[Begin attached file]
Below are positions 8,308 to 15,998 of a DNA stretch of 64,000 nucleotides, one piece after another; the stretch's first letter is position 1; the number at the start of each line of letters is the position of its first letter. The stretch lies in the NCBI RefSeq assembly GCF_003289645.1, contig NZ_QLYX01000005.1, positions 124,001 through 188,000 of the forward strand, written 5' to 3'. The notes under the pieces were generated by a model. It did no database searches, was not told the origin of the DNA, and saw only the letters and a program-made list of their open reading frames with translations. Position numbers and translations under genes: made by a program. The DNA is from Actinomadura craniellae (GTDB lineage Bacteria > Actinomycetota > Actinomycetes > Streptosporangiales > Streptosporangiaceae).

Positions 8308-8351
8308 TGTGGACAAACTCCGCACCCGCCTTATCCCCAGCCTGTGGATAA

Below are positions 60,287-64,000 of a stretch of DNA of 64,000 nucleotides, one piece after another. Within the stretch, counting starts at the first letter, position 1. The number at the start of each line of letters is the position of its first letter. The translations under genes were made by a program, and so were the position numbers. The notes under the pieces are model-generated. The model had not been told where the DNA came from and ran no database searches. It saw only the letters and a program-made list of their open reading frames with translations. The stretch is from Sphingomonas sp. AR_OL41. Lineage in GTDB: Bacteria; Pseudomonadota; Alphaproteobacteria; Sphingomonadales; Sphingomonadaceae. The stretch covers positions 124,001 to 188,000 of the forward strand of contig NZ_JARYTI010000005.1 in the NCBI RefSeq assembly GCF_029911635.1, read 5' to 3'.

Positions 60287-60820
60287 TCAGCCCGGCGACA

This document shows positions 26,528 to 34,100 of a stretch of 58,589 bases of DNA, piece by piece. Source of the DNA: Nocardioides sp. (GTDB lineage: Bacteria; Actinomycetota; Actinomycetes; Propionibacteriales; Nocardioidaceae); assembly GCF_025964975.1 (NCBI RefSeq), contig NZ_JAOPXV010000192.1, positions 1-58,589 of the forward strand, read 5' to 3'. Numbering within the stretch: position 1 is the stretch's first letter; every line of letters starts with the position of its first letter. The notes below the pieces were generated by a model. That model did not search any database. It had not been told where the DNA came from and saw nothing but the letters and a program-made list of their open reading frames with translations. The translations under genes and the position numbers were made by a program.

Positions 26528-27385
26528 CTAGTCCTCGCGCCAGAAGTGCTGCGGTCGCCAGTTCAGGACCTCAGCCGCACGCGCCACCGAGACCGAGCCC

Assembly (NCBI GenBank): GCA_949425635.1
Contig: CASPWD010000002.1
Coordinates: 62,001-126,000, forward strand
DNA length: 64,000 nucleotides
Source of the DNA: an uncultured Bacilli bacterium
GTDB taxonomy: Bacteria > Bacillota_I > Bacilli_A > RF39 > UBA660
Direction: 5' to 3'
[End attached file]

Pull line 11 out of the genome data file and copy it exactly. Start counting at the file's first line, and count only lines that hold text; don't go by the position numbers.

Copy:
Contig: CASPWD010000002.1